a drop in certain kinds of white blood cells, as well as other, more severe
technique developed at Dana-Farber aims to reduce those problems while giving
anti-tumor T cells the stamina to persevere in the body.
It involves an
artificial version of cells known as antigen-presenting cells. Such cells act
like tiny “FBI Most Wanted” posters: by displaying tumor cell antigens, they
inform the immune system that cancer is present and needs to be eliminated.
scientists engineered antigen-presenting cells to produce a key molecule, known
as CD83, which ensures that T cells persist for a long period of time.
They also used Interleukin
15 to educate the T cells to be survivors. These educated T cells, known as
memory cells, use their “knowledge” of tumor antigens to prepare them to launch
a swift, powerful attack on tumor cells.
exams of study participants showed that blood levels of educated anti-tumor T
cells remained elevated many months after treatment and congregated inside the
By observing how
the cells function, investigators confirmed that they were indeed memory cells —
and therefore the descendants of the ones that had been educated in the lab —
not untrained T cells that had yet to encounter cancer cell antigens.
researchers found that patients with the highest post-treatment levels of
anti-tumor T cells did not necessarily fare better than those with lower
levels. This wasn’t surprising, they say, because many tumors have developed an
ability to blunt a T cell attack.
a phase I trial, the study was primarily concerned with the safety of the
technique and with its ability to produce long-lasting anti-tumor T cells in
results in the patient who is cancer-free two years after completing therapy
were unexpected, the authors say, but offer a glimpse of the technique’s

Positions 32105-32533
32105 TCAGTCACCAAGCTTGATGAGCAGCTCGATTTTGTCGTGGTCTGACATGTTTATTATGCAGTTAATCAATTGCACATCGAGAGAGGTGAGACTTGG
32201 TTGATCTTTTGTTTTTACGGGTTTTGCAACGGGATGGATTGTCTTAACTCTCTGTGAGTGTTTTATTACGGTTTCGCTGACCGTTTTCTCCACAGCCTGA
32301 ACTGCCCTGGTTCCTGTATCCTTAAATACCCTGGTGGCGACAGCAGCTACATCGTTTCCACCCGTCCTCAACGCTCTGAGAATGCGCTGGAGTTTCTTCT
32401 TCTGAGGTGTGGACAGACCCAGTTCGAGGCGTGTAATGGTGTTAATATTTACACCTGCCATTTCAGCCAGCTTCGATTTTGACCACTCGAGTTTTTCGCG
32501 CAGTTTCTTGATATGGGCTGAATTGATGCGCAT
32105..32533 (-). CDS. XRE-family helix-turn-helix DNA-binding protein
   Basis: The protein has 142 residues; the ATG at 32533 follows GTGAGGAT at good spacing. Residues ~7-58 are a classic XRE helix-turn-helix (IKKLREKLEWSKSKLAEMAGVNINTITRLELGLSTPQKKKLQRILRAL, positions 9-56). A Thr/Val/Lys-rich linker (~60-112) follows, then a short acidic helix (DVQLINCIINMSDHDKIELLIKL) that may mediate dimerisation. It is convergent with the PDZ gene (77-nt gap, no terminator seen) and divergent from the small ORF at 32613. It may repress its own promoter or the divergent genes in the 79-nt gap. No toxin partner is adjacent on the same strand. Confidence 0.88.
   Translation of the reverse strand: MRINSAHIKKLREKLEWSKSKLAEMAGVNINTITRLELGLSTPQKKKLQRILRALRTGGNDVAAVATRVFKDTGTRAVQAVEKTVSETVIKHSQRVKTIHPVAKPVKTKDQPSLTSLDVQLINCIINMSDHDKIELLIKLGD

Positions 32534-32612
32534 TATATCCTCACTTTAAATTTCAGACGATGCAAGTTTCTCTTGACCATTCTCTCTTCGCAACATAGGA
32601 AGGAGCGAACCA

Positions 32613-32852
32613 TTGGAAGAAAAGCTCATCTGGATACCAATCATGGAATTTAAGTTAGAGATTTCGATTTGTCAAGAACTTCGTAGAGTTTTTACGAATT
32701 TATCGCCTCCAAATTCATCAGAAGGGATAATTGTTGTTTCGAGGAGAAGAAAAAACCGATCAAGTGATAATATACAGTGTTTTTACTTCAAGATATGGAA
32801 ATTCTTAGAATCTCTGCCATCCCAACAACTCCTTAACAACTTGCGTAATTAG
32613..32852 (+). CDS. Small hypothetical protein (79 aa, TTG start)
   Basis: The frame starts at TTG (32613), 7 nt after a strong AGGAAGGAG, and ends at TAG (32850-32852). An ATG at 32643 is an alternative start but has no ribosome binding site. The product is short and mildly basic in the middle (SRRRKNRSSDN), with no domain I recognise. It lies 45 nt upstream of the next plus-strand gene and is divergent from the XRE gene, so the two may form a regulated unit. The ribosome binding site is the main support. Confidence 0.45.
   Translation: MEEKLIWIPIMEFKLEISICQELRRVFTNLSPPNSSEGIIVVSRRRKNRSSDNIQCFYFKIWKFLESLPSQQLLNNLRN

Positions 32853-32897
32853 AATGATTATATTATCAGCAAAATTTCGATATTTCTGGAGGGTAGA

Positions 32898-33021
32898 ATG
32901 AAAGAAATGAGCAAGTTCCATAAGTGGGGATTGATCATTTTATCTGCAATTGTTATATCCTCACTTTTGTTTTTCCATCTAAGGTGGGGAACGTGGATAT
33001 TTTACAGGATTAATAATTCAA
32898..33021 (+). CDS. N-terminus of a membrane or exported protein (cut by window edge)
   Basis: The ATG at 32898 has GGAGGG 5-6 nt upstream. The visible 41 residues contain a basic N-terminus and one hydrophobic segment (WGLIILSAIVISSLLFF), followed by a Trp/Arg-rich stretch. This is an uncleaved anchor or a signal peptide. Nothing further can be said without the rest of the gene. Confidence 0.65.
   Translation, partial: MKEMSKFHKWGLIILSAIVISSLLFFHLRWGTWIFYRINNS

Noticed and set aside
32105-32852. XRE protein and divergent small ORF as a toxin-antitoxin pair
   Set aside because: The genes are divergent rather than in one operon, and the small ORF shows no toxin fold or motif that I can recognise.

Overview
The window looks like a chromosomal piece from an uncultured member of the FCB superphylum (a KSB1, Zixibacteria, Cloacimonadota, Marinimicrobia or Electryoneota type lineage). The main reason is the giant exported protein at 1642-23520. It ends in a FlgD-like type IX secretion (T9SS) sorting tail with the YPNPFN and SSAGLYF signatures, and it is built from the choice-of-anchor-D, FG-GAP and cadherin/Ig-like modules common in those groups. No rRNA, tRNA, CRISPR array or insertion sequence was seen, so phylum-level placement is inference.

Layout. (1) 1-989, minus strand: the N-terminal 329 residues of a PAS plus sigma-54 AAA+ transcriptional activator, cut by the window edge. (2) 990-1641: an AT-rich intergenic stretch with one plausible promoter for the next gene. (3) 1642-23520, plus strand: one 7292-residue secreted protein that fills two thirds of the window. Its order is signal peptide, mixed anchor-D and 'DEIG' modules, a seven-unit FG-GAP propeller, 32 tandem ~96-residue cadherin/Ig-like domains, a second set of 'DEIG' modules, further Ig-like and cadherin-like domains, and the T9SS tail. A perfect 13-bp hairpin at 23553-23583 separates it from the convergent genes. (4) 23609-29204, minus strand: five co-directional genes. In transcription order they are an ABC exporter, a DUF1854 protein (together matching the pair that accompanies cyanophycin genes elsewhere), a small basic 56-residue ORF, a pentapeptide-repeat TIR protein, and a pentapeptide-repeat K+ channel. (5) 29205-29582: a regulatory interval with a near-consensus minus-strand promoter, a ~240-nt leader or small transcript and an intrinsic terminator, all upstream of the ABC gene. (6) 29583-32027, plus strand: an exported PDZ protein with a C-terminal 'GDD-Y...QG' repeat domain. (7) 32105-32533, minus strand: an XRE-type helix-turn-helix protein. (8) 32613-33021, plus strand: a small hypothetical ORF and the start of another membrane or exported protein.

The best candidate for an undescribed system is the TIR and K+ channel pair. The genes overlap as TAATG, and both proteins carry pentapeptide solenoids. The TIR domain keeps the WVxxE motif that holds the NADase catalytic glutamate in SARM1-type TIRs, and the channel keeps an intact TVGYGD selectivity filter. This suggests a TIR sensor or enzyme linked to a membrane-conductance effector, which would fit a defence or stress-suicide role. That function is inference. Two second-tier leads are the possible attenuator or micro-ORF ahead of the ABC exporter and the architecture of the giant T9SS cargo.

effectiveness when refined and combined with other agents.
next step will be to study this technique in conjunction with other therapies
that can boost the numbers and effectiveness of these memory T cells,” says the
study’s senior author, Naoto Hirano, MD, PhD, of Dana-Farber and the Ontario
Cancer Institute, in Toronto. “We will be beginning a series of clinical trials
to learn which combinations work best in which patients.”
study was funded by grants from the National Institutes of Health,
Immunotherapy Fund 1, the S. Craig Lindner Fund for Cancer Research, the Rudolf
E. Rupert Foundation for Cancer Research, the Cancer Research Institute/Ludwig
Institute for Cancer Research Cancer Vaccine Collaborative, Friends of the Dana-Farber
Cancer Institute, the Dunkin’ Donuts Rising Stars Program, and the American
Society of Hematology Scholar.
T cells were generated in Dana-Farber’s Connell and O’Reilly Families Cell
Manipulation Core Facility. The study and scientific analysis was conducted in
the laboratory of Lee Nadler, MD, senior vice president of Experimental
Medicine at Dana-Farber.
co-authors of the study are Matthew Milstein, Mary Mooney, Genita Metzler,
Andrew Murray, Alla Berezovskaya, Linda Drury, Lisa Brennan, RN, BSN, Marisa
Flavin, Donna Neuberg, ScD, and Kristen Stevenson, Dana-Farber; Philip
Friedlander, MD, Makito Tanaka, PhD, Osamu Imataki, PhD, Stephen Hodi, MD,
Martin Mihm, MD, and Lee Nadler, MD, Dana-Farber and Brigham and Women’s Hospital;
Elsa Velazquez, MD, Brigham and Women’s and Tufts University School of
Medicine; Michael Jaklitsch, MD, and Sara Russell, MD, Brigham and Women’s; and
Donald Lawrence, MD, Massachusetts General Hospital.